“Does it bother you that I am probably not your biological child?” she asked after thinking for a minute. Sometimes she acts so maturely.
“Not at all; I fought so hard to keep you because you are and will always be my child.”
“And I will always be your daughter dad,” she said pecking him on the cheek.
“Listen hun, I am telling you all this because one day people might bring this up to try and make you feel bad. I wanted you to know the truth, so that you can be prepared. Whatever people say, I want you to know that you always have a dad who loves you so much.”
A week later he visited Agatha in prison and asked her if she wanted to see their daughter. Agatha refused, and warned him never to go looking for her ever again.
Maxwell is glad, however, that he and Yvonne already had that talk, because ever since the whole corruption scandal started, his personal life has been sucked in. Just two days ago, a guest at some TV show remarked that “he must be a criminal because he sired a child with a convicted drug dealer. Birds of a feather flock together.” The host interjected by saying “he is probably not the father, but fact is, he was sleeping with the drug dealer.” Then they burst out laughing. The two men are still going about their business as if nothing happened, even though it was so inappropriate to drag Yvonne into the matter like that. Only a few people called them out on social media. It seems that in the eyes of the public, Yvonne stands condemned because of her parents.
Maxwell is hoping Yvonne will survive this whole drama without too much emotional damage. For now she is okay because she is in boarding school, and hopefully by the time she and the other kids get access to radio, television and social media all this will have passed. But he worries about her future in case he is jailed. She will be ridiculed and ostracized…at the age of thirteen.
Maxwell called his father yesterday, but the old man Aphaxard did not pick his calls. Maxwell then called his brothers and both of them told him to carry his own cross. He did not call his mother or sisters, because he knew he would be heartbroken if they also verbally slammed their doors on him, as he knew they would. He wants to hold on to the fantasy that they probably care. He wants to believe that his mother would probably have come to be by his side if she had the resources, and that the reason she is not here is because she is a housewife who lives in perpetual fear of her husband. Maxwell knows that none of his brothers will help him. They are all hypocrites. They trooped to his side when he became a senior government official, but ever since he refused to broker corrupt deals with them they have been avoiding him like the plague. Now they must be laughing gleefully.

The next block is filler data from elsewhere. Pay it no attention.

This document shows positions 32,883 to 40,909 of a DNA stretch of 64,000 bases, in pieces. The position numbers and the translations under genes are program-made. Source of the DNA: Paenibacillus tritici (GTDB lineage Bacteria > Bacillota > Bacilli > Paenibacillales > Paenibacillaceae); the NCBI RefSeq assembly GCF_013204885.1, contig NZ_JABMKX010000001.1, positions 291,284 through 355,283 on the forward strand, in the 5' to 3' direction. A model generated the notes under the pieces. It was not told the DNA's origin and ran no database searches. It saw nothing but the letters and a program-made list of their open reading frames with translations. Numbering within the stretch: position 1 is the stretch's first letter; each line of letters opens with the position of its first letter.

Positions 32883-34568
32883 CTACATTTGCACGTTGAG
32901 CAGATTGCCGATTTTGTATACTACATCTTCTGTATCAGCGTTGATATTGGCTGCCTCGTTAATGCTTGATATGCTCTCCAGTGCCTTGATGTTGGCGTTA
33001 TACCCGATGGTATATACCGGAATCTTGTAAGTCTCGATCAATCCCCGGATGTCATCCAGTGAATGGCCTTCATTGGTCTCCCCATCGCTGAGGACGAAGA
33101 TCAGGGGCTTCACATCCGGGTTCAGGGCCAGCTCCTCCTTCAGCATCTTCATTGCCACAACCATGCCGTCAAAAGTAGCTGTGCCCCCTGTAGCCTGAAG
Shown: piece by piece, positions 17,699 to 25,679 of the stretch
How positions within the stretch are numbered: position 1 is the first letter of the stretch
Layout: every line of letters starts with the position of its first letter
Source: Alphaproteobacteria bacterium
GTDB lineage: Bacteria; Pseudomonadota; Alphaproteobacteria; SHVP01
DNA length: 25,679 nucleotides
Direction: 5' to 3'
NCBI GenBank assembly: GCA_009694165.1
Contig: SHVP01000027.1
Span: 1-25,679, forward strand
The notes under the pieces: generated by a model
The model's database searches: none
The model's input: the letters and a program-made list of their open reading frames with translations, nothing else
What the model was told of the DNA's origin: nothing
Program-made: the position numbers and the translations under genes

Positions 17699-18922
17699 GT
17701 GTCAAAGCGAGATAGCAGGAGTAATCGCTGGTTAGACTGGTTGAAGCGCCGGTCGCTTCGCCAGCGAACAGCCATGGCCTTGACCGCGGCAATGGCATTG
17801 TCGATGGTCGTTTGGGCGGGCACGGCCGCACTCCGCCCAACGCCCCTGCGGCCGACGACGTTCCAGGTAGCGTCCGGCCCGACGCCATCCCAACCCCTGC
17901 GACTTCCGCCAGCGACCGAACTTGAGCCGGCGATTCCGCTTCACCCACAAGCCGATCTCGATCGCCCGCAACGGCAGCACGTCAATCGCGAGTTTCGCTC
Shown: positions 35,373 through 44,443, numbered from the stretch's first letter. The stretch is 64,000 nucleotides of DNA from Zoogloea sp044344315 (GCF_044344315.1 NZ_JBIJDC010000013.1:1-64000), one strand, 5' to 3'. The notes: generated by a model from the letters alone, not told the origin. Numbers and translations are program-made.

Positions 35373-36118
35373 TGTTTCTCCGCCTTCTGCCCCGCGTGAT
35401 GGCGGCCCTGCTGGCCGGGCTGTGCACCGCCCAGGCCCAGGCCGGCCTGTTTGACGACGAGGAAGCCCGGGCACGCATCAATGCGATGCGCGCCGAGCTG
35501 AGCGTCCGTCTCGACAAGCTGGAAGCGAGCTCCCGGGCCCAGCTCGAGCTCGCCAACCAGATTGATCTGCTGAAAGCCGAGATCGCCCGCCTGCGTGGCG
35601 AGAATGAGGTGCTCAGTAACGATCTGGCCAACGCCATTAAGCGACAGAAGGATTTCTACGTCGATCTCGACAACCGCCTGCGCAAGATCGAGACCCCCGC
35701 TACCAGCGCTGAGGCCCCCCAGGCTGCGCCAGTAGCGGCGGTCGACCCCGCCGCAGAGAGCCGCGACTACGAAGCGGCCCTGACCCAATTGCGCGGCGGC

His sisters used to care when they were all little, but they also isolated him in adulthood. Two of them invited him to their weddings, and he has seen them all at a couple of funerals of relatives, but beyond that he has had no interaction with them as an adult. At first he used to reach out to them, but when he realised that they were deliberately ignoring him, he kept his distance. To their credit, they did not try to befriend him when he became PS.
Maxwell knows too well that none of his relatives will lift a finger to help his daughter in case he is jailed.
Maxwell is hardly concentrating as the proceedings are going on. He is worried about Dorothy, because he is now sure that something has happened to her, and he is worried about Yvonne’s future in case he is imprisoned. He is attentive enough to say “not guilty” when he is asked how he intends to plead. But everything else passes as a blur. Richard’s lawyer makes a spirited fight for bail, and Maxwell is acutely aware that he should probably be doing the same, now that he doesn’t have a lawyer. After all, he is a trained lawyer himself. But he is too numb to say anything.
The judge sets cash bail at five hundred thousand shillings, or in the alternative a bond of two million shillings. Maxwell sighs with relief because he can afford it. His savings can get to half a million; and even if they don’t, he can easily get a loan from his SACCO because his shares are way above that amount, meaning he wouldn’t even need guarantors. Besides, he has a couple of properties, including his home in Juja, that are worth over two million shillings. He can use those title deeds as the bond.
But then the judge says something else that hits Maxwell like a thunderbolt: all his bank accounts and assets are frozen because EACC suspects his wealth was accumulated from proceeds of crime. He cannot even use them to post bail and avoid remand. Without access to his accounts and assets, and without a family to support him, he is definitely going to remand. Dorothy has disappeared, and he cannot afford to hire another lawyer, which means he might probably be jailed at the end of the trial process.
But as he is led away to the cells, he is not thinking about his freedom. He is thinking about his daughter Yvonne. Her future is now in serious jeopardy, and that makes his shed tears for the first time since this saga started.